After this signal voltage control step, the data signal enters Balanced Demodulator 134 (manufactured by Hittite Microwave Corporation, Chelmsford, Mass.), which extracts the NRZI-encoded data that was modulated onto the carrier by the transmitter at the other end of the link. It extracts this data by mixing the data signal with a reference signal that is kept in phase with the data signal. The reference signal is generated as part of the frequency multiplication chain of the transmitter, and originates from the same Voltage Controlled Oscillator 60. Part of this 4.9 GHz signal passes through Coupler 62 to Coupler 70, from which it passes to Amplifier 72. The frequency of this amplified signal at 4.9 GHz is then doubled to 9.8 GHz by Frequency Doubler 74 (part #HMC283 manufactured by Hittite Microwave Corporation, Chelmsford, Mass.). This 9.8 GHz reference signal is filtered by Band Pass Filter 76, and then enters Balanced Demodulator 134 for mixing with the down-converted received data signal. For this demodulation to work, it is critical that the reference signal at 9.8 GHz maintain a constant phase relationship with the down-converted receive data signal at 9.8 GHz. The result of mixing of the reference and data signals is shown in FIG. 6H as the Detected Signal. Where the reference and data signals are in phase, the voltages are positive. Where the reference and data signals are out of phase, the voltages are negative. The original NRZI-encoded data is then extracted (as the Q signal as shown exiting demodulator 134) by comparing the Detected Signal voltages to a zero voltage reference, as shown in FIG. 61.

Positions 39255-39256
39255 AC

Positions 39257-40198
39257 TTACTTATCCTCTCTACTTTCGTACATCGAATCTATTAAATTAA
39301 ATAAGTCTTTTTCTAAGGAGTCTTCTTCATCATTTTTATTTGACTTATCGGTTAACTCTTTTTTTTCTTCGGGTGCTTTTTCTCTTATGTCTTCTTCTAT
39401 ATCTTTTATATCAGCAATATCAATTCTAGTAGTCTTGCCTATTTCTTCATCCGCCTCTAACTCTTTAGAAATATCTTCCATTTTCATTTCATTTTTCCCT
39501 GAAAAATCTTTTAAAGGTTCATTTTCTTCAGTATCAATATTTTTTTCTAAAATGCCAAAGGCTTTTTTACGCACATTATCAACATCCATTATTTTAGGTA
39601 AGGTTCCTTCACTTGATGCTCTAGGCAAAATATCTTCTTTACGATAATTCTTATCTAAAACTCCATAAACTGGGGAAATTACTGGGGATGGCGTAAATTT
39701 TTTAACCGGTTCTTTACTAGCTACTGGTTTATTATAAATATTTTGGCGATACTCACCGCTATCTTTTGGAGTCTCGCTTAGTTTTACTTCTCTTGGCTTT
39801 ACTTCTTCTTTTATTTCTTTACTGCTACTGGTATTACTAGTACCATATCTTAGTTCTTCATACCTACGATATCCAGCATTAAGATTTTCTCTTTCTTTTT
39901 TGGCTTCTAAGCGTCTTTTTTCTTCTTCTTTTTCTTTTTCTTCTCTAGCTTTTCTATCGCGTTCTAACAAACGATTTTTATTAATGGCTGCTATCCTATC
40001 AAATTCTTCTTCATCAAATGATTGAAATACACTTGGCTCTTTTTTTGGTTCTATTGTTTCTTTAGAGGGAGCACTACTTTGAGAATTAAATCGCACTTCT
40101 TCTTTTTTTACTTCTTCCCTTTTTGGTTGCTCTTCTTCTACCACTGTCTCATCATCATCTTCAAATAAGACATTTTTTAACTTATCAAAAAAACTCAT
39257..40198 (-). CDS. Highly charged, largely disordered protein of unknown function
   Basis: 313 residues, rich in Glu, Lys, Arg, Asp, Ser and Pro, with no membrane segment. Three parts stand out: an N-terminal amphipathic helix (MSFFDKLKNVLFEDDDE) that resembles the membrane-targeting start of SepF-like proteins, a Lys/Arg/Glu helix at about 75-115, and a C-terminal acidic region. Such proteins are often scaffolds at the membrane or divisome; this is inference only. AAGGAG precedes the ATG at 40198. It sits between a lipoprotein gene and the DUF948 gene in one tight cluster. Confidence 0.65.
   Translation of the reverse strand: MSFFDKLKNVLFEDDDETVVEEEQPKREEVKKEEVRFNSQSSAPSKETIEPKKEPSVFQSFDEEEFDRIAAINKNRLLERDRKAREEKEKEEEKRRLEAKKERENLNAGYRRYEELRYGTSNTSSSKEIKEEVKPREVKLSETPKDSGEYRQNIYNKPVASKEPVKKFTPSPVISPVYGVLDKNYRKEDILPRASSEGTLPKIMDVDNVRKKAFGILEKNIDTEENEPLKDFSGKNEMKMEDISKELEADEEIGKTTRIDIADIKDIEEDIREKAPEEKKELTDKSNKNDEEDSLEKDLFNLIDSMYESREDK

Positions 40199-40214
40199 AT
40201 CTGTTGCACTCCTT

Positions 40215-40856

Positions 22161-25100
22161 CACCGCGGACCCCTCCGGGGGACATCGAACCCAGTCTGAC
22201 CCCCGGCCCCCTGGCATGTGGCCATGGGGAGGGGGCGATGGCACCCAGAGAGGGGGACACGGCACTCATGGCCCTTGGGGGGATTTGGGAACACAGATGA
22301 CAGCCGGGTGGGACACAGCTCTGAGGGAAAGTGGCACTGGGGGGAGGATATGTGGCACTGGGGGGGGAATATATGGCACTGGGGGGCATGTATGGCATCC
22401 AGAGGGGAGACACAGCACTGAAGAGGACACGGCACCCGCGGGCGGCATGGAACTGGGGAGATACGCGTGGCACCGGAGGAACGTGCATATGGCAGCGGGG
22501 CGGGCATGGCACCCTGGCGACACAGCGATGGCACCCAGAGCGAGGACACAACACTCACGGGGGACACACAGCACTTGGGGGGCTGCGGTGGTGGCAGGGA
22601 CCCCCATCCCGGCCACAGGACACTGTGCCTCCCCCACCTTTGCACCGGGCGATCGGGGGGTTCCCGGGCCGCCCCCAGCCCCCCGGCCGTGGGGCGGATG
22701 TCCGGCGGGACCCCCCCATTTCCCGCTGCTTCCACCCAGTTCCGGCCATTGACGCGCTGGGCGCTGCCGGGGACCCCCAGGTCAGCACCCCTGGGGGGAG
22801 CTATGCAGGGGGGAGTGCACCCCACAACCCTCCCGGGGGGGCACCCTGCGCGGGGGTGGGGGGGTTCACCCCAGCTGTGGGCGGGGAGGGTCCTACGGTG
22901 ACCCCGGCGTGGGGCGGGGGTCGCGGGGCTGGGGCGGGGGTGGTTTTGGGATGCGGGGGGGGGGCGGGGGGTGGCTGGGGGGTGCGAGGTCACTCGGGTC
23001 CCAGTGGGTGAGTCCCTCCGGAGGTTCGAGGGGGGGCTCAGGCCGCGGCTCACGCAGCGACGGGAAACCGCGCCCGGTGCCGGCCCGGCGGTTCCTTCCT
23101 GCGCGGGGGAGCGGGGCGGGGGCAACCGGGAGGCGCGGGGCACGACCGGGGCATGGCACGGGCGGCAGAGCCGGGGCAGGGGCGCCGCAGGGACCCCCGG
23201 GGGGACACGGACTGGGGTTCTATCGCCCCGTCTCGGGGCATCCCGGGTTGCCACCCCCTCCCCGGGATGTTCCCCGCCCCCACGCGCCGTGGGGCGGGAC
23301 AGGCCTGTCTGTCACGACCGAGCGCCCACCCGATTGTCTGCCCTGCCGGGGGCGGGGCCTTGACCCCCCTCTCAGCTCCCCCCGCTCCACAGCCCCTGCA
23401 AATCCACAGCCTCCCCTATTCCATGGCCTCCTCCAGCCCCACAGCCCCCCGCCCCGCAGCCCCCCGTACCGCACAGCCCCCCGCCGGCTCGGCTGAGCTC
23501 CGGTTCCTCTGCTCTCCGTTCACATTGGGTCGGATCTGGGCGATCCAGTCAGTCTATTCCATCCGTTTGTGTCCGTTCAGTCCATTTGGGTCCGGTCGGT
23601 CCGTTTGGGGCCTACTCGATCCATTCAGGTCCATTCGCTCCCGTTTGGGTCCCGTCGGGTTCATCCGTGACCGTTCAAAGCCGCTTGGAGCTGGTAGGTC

As mentioned previously, it is critical that the reference signal maintain a constant phase relationship with the down-converted receive data signal. This phase locking function is accomplished by Phase Lock Circuitry 130 (FIG. 5 and FIG. 5A). Phase Lock Circuitry 130 relies on three inputs for its operation. One of these inputs is a 612.5 MHz reference signal output by 3 dB Splitter 68. A second input is a signal at a frequency of 18.375 GHz, which is split off from 15 dB Coupler 102. The third input is the 9.8 GHz carrier (and data) from AGC Circuitry 132. Within the Phase Lock Circuitry 130, the 9.8 GHz carrier is doubled and amplified resulting in a frequency of 19.6 GHz. This is mixed with the 18.375 GHz signal from Coupler 102 resulting in a frequency of 1.225 GHz. The frequency of this 1.225 GHz signal is divided by 2 using a frequency divider, resulting in a signal at 612.5 MHz. This 612.5 MHz signal is compared with the 612.5 MHz reference signal from Coupler 68 in a Phase Frequency Detector 130A (part #HMC439QS16G manufactured by Hittite Microwave Corporation, Chelmsford, Mass.). The step of doubling the signal to 19.6 GHz is necessary to regenerate a central carrier frequency, which is missing in the 9.8 GHz spectrum.